November 28, 2019
What is Advent all about?
Advent is the anglicized version of the Latin Adventus, which in turn, translates the Greek Parousia. The Greek means "presence, arrival, or official visit." It was often associated with kings or emperors traveling about to see their realms, visit with their officials and the people, and to take stock of conditions in their political territories.
In Christianity it became the word associated with the coming of Jesus at the transition of the ages in order to assume sovereignty over the created order and represent God's will righteously. Hence, it the fancy language for the Second Coming.
Early Christian's the season both as a reminder of the coming of Jesus as a child and also as a reminder of the expected change of the ages. There is a lot of wake-up and be prepared language in the readings, carols, and preaching of the season. Traditionally, the first Sunday of Advent is the real Second Coming Sunday. It always contains readings about the "end times."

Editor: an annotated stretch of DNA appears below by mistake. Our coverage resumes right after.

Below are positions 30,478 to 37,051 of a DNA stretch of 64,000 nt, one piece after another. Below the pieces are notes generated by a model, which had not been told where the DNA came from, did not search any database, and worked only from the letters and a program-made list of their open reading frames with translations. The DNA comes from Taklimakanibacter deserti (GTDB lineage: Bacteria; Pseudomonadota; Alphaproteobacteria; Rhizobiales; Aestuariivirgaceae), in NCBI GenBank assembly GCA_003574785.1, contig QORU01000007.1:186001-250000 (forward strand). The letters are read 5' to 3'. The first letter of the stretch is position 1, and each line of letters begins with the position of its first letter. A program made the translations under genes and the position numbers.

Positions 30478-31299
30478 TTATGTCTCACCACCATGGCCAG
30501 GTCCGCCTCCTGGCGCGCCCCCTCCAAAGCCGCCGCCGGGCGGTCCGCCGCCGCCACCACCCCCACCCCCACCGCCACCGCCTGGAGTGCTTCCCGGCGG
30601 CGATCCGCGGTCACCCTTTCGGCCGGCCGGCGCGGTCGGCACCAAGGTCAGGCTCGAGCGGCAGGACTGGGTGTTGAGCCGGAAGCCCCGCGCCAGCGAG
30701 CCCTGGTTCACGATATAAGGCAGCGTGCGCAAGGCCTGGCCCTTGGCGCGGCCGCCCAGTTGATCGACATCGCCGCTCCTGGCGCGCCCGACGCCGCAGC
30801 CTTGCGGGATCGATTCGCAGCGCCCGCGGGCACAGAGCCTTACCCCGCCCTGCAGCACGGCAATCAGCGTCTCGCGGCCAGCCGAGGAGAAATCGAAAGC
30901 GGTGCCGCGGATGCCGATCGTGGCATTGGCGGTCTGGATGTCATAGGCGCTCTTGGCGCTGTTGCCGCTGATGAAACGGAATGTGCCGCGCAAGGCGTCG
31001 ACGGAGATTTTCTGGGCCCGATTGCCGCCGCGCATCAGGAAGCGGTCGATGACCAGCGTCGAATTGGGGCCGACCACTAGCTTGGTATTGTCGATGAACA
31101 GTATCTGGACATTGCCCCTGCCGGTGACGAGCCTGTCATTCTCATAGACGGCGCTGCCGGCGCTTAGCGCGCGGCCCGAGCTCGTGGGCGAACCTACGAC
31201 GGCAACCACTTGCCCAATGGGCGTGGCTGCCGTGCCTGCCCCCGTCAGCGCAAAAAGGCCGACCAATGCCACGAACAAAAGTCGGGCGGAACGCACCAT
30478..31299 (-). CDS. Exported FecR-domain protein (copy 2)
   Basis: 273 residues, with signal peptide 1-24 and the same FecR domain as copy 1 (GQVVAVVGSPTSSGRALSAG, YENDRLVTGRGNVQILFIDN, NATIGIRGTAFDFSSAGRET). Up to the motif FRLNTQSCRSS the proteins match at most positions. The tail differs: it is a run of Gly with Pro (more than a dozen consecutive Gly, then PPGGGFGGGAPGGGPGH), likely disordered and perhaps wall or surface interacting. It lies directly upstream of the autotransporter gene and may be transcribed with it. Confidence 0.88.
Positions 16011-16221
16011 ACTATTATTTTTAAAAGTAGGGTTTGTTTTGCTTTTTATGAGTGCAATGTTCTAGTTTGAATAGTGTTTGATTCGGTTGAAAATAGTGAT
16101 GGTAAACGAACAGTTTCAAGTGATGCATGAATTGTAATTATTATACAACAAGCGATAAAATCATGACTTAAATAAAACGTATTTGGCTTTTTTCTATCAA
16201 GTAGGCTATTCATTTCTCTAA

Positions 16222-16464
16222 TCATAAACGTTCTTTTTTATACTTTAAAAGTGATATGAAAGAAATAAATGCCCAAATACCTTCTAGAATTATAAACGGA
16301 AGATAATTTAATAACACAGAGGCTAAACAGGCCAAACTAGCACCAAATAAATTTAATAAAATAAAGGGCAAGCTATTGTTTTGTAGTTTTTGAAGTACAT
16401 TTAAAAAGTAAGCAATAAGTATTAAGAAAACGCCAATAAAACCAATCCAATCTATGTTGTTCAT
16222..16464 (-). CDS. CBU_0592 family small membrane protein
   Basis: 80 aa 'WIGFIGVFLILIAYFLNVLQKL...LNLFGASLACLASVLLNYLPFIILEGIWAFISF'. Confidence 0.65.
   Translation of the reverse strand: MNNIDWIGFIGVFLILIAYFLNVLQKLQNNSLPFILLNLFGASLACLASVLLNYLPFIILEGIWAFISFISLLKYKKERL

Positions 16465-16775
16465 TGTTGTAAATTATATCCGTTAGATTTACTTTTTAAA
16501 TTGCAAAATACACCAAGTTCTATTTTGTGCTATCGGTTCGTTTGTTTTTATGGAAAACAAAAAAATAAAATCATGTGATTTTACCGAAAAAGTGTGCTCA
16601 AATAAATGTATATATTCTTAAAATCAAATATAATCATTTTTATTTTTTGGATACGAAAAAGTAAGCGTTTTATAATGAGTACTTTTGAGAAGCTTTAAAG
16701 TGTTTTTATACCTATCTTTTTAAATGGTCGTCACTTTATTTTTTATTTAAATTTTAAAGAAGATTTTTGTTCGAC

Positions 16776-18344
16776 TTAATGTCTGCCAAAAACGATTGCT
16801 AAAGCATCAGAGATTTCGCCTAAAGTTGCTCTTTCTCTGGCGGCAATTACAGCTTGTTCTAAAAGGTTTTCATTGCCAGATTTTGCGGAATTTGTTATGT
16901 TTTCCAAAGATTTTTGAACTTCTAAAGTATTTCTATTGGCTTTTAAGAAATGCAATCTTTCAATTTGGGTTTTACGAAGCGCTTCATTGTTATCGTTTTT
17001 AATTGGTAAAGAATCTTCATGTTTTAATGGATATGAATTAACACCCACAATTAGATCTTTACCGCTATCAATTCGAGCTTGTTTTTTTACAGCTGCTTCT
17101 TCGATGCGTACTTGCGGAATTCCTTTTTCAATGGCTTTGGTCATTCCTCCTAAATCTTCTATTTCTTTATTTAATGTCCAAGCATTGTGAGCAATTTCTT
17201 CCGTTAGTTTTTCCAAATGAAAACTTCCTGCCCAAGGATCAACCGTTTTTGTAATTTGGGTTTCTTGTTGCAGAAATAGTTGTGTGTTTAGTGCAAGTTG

This Sunday's Gospel (Mt. 24.36-44) is no exception. It comes from a chapter in Matthew that is almost exclusively devoted to things that Old Testament prophets would have associated with the "Day of the Lord." That was their way of talking about the events that would happen to Israel and the "Nations" when God established his Kingdom on earth. The prophetic visions of that day were both hopeful and terrible. It seems that to set things right, even in the face of a loving God, will involve a struggle, creative destruction, and mystery.
Episco-fact will cover more details about the traditions of Advent in the coming weeks. These traditions are old and deeply embedded in the wrap and weave of the catholic Churches, especially those who follow the ancient traditions of preparations for feast season, long feast seasons (e.g. the twelve days of Christmas), and action that brings God's kingdom into this world.